# The Concept of Orthogonal Functions and Generalized Fourier Series

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## Chapter 1: Understanding Orthogonality in Geometry

Orthogonality is a concept that many of us first connect with the idea of perpendicular lines in geometry. When two vectors are orthogonal, they intersect at a right angle (90 degrees). This fundamental notion serves as our starting point.

In this piece, we will delve into a remarkable concept from advanced calculus: the expansion of orthogonality to functions, culminating in what is known as the Generalized Fourier Series.

Let’s get started!

### Section 1.1: A Brief Review of Vectors

Before we explore the details of orthogonal functions, let's revisit the essentials of vector analysis. Imagine two vectors in three-dimensional space.

Here, we denote the standard basis vectors as:

**i**= <1, 0, 0>**j**= <0, 1, 0>**k**= <0, 0, 1>

The magnitude of a vector ||A||, also known as its norm, is determined as follows:

We define the inner product of two vectors, A and B, with the equation:

In this formula, θ represents the angle between the two vectors shown above. If two vectors are orthogonal (perpendicular), their inner product will equal zero since cos(90°) = 0.

A collection of n vectors is termed an orthogonal set when each vector is perpendicular to all others. Furthermore, if all vectors in the set have a norm of 1, we call it an orthonormal set. For instance, the set {i, j, k} = { <1, 0, 0>, <0, 1, 0>, <0, 0, 1> } is an orthonormal set, as demonstrated below.

Now that we have refreshed our memory, let’s examine how we can broaden the idea of orthogonality to functions.

### Section 1.2: Introducing Orthogonal Functions

Consider a function A(x) defined over the interval a ≤ x ≤ b. One way to visualize A(x) is to think of it as a vector with an infinite number of components, where each component corresponds to the value of A(x) at a specific x within the range (a, b).

With this analogy established, we can apply concepts from vector analysis to functions. For instance, the norm of a vector is found by taking the square root of the sum of the squares of its components. We extend this concept to functions with the following definition of the norm:

Observe how this definition mirrors that of a vector's norm, differing only in that we replace the sum with an integral, given the infinite nature of the components.

Next, we define the inner product of two functions, A(x) and B(x), as follows:

Take a moment to reflect on why this definition is logical. In vector analysis, the inner product is the sum of the products of corresponding components. The formula above captures this idea and extends it to functions by substituting the sum with an integral.

To maintain the analogy, A(x) and B(x) are considered orthogonal if:

A set of functions is orthogonal if every function is orthogonal to all others. If the norms of the functions equal 1, we refer to the set as orthonormal.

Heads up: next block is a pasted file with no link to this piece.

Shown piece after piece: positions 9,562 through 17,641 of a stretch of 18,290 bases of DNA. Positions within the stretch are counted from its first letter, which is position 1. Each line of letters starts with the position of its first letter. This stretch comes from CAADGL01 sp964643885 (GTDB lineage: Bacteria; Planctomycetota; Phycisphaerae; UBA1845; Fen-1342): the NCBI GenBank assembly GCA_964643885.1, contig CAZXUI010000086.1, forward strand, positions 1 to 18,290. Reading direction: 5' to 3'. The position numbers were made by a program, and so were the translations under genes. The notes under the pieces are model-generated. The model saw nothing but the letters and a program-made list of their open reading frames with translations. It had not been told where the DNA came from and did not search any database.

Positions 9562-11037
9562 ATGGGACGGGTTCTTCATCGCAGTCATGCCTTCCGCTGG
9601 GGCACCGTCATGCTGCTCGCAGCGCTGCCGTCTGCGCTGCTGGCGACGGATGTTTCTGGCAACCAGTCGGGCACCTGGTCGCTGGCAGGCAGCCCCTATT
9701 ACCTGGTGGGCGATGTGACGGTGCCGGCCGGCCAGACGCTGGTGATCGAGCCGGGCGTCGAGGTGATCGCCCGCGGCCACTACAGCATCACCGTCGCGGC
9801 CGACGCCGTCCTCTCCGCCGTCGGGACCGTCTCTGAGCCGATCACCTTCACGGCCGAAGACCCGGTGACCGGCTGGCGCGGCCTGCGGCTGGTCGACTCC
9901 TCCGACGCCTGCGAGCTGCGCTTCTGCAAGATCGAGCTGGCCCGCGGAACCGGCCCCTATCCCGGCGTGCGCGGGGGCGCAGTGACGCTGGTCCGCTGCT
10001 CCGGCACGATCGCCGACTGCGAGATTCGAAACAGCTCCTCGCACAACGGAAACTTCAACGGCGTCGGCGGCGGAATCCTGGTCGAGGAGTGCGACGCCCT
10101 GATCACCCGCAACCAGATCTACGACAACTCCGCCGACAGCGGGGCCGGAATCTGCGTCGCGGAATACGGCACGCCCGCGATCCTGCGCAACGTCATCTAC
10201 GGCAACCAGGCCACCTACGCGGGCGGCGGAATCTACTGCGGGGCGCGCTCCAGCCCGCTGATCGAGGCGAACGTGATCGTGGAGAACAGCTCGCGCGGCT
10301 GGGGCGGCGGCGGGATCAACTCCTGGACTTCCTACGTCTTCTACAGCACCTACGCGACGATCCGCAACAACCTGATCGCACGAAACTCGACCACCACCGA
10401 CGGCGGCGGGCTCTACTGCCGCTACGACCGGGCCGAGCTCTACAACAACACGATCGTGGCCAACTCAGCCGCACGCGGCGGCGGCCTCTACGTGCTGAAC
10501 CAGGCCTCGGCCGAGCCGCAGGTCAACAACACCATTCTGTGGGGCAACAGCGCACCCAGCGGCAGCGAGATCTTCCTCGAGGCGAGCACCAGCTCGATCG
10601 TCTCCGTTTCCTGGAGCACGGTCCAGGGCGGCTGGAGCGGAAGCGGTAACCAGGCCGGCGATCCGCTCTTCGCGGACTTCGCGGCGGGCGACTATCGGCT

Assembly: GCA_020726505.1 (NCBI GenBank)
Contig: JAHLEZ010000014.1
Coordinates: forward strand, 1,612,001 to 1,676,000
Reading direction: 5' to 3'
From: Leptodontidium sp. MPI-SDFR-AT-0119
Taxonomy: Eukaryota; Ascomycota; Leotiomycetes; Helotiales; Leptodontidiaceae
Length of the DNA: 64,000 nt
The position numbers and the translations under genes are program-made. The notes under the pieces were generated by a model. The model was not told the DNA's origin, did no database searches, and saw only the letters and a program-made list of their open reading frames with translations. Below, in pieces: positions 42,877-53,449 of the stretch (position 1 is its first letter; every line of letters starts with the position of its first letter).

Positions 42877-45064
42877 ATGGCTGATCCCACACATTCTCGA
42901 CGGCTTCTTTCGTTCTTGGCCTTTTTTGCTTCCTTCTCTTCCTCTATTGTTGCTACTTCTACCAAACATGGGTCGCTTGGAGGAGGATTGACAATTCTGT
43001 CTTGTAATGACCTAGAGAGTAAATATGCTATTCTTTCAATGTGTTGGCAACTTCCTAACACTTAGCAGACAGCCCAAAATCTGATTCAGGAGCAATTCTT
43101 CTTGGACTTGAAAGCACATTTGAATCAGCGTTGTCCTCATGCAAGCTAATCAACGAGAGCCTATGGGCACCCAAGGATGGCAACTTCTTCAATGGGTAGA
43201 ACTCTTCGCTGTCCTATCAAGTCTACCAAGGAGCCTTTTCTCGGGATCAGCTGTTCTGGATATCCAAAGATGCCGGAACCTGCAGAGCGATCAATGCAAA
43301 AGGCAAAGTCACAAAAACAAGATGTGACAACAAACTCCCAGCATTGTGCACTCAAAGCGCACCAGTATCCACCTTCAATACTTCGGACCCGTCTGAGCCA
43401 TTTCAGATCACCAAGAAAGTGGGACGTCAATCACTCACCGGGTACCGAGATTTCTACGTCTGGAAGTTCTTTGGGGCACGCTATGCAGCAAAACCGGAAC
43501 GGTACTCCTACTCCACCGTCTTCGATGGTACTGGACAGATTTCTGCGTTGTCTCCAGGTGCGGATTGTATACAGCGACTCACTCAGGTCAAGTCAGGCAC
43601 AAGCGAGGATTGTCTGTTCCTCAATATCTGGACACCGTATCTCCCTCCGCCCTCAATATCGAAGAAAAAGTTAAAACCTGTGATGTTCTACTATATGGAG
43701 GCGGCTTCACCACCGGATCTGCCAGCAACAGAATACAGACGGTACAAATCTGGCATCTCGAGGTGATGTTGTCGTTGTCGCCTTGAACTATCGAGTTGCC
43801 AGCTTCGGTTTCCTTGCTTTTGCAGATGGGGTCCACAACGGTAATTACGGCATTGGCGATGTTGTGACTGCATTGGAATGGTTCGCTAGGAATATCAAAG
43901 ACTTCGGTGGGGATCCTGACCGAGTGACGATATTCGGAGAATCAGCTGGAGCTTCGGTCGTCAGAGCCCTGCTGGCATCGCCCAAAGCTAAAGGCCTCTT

Given a set { f_n(x) } of orthonormal functions:

Lastly, note that a set { f_n(x) } can be converted to an orthonormal set by dividing each function by its norm ||f_n|| if it is orthogonal but not orthonormal.

## Chapter 2: The Role of Weight Functions

We can extend our definitions by introducing weight functions. The orthogonality of a set of functions {f_n(x)} can be generalized to include a weight function r(x) > 0 as follows:

The norm of a function is then expressed as:

One can quickly see that traditional orthogonality occurs when r(x) = 1.

### Section 2.1: Series of Orthogonal Functions

Most learners will remember the Taylor series from their early calculus studies, which illustrates how a function can be represented as an infinite weighted polynomial. Interestingly, we can express a function as an infinite series of orthogonal functions.

Consider the set { g_n(x), n ∈ N }, defined over the interval a ≤ x ≤ b, which is orthogonal relative to a weight function r(x). For a specific function f(x), we can write:

*Note: We assume the series converges uniformly.*

To determine the coefficients C_n, we multiply both sides by r(x)g_n(x) and integrate over the interval [a,b]:

Recalling the orthogonality property, all terms in the series vanish except when n = m, leading to:

Solving for C_n gives us:

This formulation for f(x) is referred to as an orthonormal series or a generalized Fourier series, with the coefficients C_n identified as the Fourier coefficients.

Interestingly, for a periodic function with angular frequency ω, the orthogonal functions take the form of complex exponentials:

## Final Thoughts

This concept is a crucial result in mathematics. The generalized Fourier series is invaluable for decomposing functions into simpler components, which aids in solving numerous problems in various fields such as physics, mathematics, and engineering.

One lingering question remains: How do we identify these orthogonal function sets? To explore this, we must investigate a specific category of problems known as Sturm-Liouville problems, which hold significant importance in differential equations. But that's a discussion for another day…

Thank you for reading, and keep your curiosity alive! If you have suggestions or requests for future articles in the "Intuition behind..." series, feel free to leave a comment or reach out.

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